Spinning the Bottle, a 220-page trade paperback, sells for $45 for California consumers, including tax, shipping and postage; it's $42 elsewhere in in the U.S., or 40 euros. It is not currently available from Amazon.com; for buying information, visit the book's Website,
The authors are also offering a short course on small-winery public relations March 13, 2004, at Napa Valley College. See the Website for details.
James M. Gabler, whose classic "Passions, The Wines and Travels of Thomas Jefferson," remains one of the two most engaging books of wine history I've ever read (the other being Hugh Johnson's sadly out-of-print "Vintage, The Story of Wine"), has just published a massively updated and rewritten edition of his other wine passion, Wine into Words: A History and Bibliography of Wine Books in the English Language.
>From Pliny to Parker, if a book about wine has been published in English, it will almost certainly be listed and described in this magisterial bibliography, a hefty tome that lists nearly 8,000 English-language wine books, with many entries annotated with brief but coherent mini-reviews.
For Jancis Robinson's 1982 The Great Wine Book, for example, it notes, "The special quality of Ms. Robinson's book is in her emphasis on the personal qualities of the great wine makers. She writes, 'It seems extraordinary how little has been written about wine people. This book largely ignores the historical aspects, which have already been covered so well, and concentrates on the personalities behind the world's greatest wines. For the character of a wine and, especially, the will to produce really fine wine, is inextricably bound up with the personality, psychology and philosophy of its maker.'"
Or this, ringing down the years from the early 18th century, Edward Ward's "The delights of the bottle, or the compleat vintner":
"An ode in four cantos that praises Bacchus, wine, and the joys of moderate wine drinking.
From whose cellars we derive,
Librarians will need this book. Mere wine lovers will savor browsing through it like tasting selections at random from a box of very fine chocolates. But it comes at a price: This oversize, 503-page hardcover book is $75, with no discount available from Amazon.com:
Gabler's Passions, The Wines and Travels of Thomas Jefferson is also still available for $29.95 (no discount) from Amazon.com:
TALK ABOUT WINE BOOKS ONLINE
If you prefer to comment privately, feel free to send me E-mail at email@example.com. I'll respond personally to the extent that time and volume permit.Now, here's today's tasting report, an affordable and food-friendly Argentine Malbec of particularly good value.
Pascal Toso 2002 Maipu Vineyards Mendoza Malbec ($9.99)
Very dark garnet, almost opaque. It's a little shy at first, but juicy black-plum aromas come up promptly with swirling in the glass. Ripe and fresh, plummy fruit and lemony acidity come together in a mouth-filling, palate-cleansing wine that goes very well with food, with fresh, clean fruit lingering in a long finish. U.S. importer: TGIC Importers Inc., Woodland Hills, Calif. (Feb. 23, 2004)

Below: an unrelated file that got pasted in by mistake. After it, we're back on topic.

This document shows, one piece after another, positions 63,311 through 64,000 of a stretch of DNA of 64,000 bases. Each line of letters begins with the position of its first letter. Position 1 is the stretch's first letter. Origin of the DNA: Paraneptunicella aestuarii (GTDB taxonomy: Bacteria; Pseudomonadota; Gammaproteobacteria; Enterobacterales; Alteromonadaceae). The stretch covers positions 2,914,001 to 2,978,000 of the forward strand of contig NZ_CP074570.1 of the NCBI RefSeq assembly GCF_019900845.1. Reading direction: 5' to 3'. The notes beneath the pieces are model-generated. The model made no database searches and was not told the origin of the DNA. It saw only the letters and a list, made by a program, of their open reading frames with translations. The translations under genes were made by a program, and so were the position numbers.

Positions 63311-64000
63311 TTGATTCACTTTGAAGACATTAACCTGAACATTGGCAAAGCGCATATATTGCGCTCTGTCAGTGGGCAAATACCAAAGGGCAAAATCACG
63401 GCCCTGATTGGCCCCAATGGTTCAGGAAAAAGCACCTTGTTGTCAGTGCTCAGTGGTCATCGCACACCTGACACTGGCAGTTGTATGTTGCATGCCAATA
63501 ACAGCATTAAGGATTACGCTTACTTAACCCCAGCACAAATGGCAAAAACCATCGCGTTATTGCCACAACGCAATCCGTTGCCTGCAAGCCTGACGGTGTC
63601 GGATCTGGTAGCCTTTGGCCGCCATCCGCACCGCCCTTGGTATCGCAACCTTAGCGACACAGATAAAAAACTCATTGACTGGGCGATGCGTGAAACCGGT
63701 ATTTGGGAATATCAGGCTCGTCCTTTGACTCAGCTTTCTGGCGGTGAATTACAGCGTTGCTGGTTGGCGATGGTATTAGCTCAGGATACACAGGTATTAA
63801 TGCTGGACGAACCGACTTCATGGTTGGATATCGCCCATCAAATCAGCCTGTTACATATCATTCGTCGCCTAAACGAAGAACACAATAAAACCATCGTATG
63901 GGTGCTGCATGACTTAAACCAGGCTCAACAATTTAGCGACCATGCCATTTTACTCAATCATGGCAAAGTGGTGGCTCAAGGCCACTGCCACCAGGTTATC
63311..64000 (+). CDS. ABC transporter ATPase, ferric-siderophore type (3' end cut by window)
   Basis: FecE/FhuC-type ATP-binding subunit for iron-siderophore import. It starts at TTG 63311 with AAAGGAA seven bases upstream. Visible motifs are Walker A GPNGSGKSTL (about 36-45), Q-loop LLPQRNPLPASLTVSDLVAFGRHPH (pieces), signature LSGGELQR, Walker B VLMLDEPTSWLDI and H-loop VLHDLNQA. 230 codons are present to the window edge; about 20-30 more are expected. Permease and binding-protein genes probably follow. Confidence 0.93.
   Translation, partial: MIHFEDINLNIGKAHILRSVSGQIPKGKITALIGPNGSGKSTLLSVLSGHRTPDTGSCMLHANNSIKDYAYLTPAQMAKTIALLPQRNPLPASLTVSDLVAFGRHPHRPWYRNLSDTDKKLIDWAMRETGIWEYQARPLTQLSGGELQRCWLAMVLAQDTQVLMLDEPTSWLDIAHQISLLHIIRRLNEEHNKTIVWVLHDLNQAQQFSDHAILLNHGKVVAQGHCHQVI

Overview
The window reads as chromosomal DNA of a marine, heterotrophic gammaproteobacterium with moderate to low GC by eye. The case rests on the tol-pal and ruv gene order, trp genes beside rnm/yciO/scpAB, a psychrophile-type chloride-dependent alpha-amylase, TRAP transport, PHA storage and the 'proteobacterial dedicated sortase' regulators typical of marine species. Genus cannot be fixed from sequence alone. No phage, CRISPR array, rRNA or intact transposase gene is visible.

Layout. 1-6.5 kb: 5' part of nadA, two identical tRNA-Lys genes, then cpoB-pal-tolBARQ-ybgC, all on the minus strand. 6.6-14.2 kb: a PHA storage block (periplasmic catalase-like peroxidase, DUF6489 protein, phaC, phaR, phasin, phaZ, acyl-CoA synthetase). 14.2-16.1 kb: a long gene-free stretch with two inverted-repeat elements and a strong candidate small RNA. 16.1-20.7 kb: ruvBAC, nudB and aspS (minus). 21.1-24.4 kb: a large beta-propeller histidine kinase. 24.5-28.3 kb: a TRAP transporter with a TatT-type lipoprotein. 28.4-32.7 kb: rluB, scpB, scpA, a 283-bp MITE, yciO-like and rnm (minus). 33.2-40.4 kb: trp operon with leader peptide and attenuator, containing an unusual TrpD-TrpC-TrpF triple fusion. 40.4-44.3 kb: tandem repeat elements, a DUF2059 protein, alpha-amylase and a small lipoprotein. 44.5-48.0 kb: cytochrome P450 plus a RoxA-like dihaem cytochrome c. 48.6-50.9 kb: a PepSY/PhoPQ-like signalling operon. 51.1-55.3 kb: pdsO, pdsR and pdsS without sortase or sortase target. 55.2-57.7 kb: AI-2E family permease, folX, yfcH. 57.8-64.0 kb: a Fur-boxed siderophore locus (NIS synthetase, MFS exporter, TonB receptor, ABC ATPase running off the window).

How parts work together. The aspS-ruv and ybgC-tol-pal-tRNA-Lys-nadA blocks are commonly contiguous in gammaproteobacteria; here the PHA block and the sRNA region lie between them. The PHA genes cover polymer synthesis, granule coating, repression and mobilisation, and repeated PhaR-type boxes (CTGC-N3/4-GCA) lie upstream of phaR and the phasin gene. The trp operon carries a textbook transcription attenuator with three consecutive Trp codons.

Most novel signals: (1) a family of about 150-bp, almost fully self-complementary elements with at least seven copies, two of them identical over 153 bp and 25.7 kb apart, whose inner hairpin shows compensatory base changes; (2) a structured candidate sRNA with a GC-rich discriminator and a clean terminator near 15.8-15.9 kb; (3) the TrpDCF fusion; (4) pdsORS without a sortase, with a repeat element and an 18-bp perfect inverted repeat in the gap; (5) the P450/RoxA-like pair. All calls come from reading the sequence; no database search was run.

FOOD MATCH: A food-friendly wine, good with red meat and excellent with pizza. It made a fine companion with chicken sausages flavored with roasted red peppers.
VALUE: Argentine Malbec in general offers good value these days, and this one is significantly above the median for both quality and price.
WHEN TO DRINK: Not a wine for aging, but it will keep well enough on your wine rack for a year or two.
WEB LINK: The U.S. importer has a short fact sheet about the Pascal Toso winery here:
FIND THIS WINE ONLINE: Look for Pascal Toso Malbec on Wine-Searcher.com:
California Wine Club
The wine reviews are in!
This month The California Wine Club offers the biggest savings ever on some of their highest rated wines! With Super Savers for just $5.50 per bottle, award-winning past selections for only $99 per case and all upper level club wines on sale at up to 58 percent off normal retail, this is one sale you won't want to miss.
Check out a few of the highly rated wines now on sale:
Click here to view the full list of wines on sale:
This week on WineLoversPage.com
Here are links to some of our recently published articles that I think you'll enjoy:
Bucko's Wine Reports: 100 new wine releases
WebWineMan: California's red gold: Cabernet
Reports from our readers: Back home ... in Cyprus
Last Week's Wine Advisor Index
The Wine Advisor's daily edition is usually distributed on Mondays, Wednesdays and Fridays (and, for those who subscribe, the FoodLetter on Thursdays). Here's the index to last week's columns:
More from Canada: Icewine (March 5, 2004)
Discovering British Columbia (March 3, 2004)
Wine rating: Seven stars (March 1, 2004)
Complete 30 Second Wine Advisor archive:
Wine Advisor FoodLetter: Simple shrimp pasta (March 4, 2004)
Wine Advisor Foodletter archive:
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Monday, March 8, 2004